Tip of the Week: Cyber Security Predictions for 2017
The year 2016 saw the Russian hacking scandal, data breaches of major stores and credit card companies, theft of digital health care records and a 400% increase in ransomware attacks on large and small businesses and government entities. Industry experts expect 2017 to surpass last year’s number of attacks and data breaches.
As we move into 2017, cyber security will be a top international security priority for governments, business, and industry. With more devices and technologies coming into play, the challenge to keep data and personal information safe will continue to grow.
Below are our predictions of new ways hackers will target your data:
1). State Sponsored Attacks. 2017 will be a period of continued government hacking activity. Governments and companies must prepare themselves to deal with new forms of highly sophisticated phishing, infiltration, and data leaking campaigns. 2017 will see more collaboration between the public and private sector, as governments and enterprises work together to benefit from shared information against mutual enemies.
2). Internet of Things. The Internet of Things (IoT) will become the biggest sector of attacks on companies. The number of smart devices in use will grow between 20 and 50 billion devices by 2020. As the world embraces the IoT to create connected infrastructure, many new access points to networks and data will also be created. Data protection will move beyond computers and smartphones and will include devices such as thermostats, refrigerators, security cameras and our automobiles, to name only a few. Many IoT devices are built with a focus on affordability rather than security, leaving huge vulnerabilities until IoT security catches up.
3). Data integrity. Data integrity attacks are not new but will continue to be a serious issue for governments and businesses in 2017. Information can be accessed and modified by unauthorized users who manipulate that data for malicious ends. Data integrity attacks have the ability to bring down an entire company, collapse a stock market or manipulate a power grid.
4). DDoS Attacks. 2016 was a big year for DDoS (Distributed Denial of Service) attacks. This is an attempt to make an online service unavailable by overwhelming it with traffic from multiple sources. In October, Internet services were disrupted in the Eastern US with a DDoS attack and in November, hackers used a DDoS attack to halt heating distribution on at least two properties in the city of Lappeenranta, Finland. Additionally, DDoS attacks took down Twitter, Airbnb, Netflix, Reddit, and several major media outlets in 2016. The versatility of these attacks is what makes them so dangerous, and 2017 will see more DDoS attacks than ever.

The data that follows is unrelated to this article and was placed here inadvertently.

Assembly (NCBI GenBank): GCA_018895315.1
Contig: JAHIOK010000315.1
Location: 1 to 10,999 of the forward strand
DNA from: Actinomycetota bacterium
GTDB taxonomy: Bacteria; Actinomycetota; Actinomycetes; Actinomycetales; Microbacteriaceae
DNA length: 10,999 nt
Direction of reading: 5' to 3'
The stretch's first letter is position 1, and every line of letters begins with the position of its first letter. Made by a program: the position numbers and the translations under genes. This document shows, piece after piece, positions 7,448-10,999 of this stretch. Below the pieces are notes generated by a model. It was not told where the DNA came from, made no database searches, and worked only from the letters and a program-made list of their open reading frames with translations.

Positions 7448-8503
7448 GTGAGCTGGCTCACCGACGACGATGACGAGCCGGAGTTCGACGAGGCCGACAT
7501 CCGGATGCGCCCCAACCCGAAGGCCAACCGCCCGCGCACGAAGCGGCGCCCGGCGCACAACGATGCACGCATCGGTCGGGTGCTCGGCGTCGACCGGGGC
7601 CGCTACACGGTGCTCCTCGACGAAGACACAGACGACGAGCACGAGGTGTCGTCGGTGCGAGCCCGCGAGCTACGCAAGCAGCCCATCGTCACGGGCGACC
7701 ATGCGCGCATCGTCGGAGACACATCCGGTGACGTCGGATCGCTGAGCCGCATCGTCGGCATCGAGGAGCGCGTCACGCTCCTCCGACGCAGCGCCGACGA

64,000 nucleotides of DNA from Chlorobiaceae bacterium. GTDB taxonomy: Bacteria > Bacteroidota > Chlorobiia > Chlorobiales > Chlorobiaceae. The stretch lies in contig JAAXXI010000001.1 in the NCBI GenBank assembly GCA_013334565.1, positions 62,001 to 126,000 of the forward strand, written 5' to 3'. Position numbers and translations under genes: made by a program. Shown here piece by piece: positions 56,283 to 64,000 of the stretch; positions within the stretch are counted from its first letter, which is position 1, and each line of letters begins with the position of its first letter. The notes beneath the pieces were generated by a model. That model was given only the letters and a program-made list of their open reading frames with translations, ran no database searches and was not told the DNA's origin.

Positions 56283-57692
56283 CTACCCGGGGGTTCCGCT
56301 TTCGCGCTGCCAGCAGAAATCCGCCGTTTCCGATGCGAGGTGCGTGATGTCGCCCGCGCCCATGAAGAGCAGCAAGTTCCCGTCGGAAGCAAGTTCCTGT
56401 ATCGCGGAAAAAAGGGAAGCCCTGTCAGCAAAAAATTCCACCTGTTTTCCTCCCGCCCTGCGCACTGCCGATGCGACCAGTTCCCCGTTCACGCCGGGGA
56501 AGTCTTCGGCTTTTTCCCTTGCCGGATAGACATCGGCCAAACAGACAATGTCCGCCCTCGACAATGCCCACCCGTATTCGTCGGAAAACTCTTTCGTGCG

5). Machine learning. Machine learning is a type of artificial intelligence (AI) that provides computers with the ability to learn without being explicitly programmed. Machine learning focuses on the development of computer programs that can change when exposed to new data. While this development should be welcomed, increasing accessibility to machine learning will also make this new technology available to cyber criminals who will use it for their nefarious purposes.
6). Ransomware (a type of malicious software designed to block access to information until a sum of money is paid): 2016 was considered the year of Ransomware. It will continue to be a problem, but 2017 could also become the year of Jackware, which is malicious software with the ability to take control of a device such as a smart TV, smartphone, or your car’s internal computer. So far, we’ve not seen a case of Jackware for Ransom, but the capabilities are there, just waiting to be exploited.
Cyber threats might be changing, but the motives remain the same. Attacks are largely perpetrated by three classes of criminals: (1) State Actors who work on behalf of foreign governments against the interests of the US, (2) For-profit hackers who steal data for profit and (3) Ideological Actors who attack for political or ideological motives. In 2017, we will see new malicious code, more DDoS attacks, and ransomware will continue as the fastest growing cyber threat along with its new young cousin, jackware. All the while, as we develop new IoT devices, new vulnerabilities will be created for cyber criminals.
You can protect yourself in three ways in 2017. (1) Invest in an analysis of your companies technology infrastructure. Understanding and managing your risk is critical to the development of a successful security plan to keep hackers out of your networks. (2) Commit to eliminating vulnerabilities discovered in your analysis. (3) Train your employees in the use of proper computer security protocols. Having a cyber security aware and engaged workforce is your greatest ally in ensuring your information is secure.
At Rampart Group, we specialize in helping businesses identify and mitigate the human susceptibility to cyber threats. Call 1-800 421-0614 or visit us with your Cyber Security needs.
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We at Rampart Group are committed to your security. Call 1-800 421-0614 or contact us today with your security or investigative needs.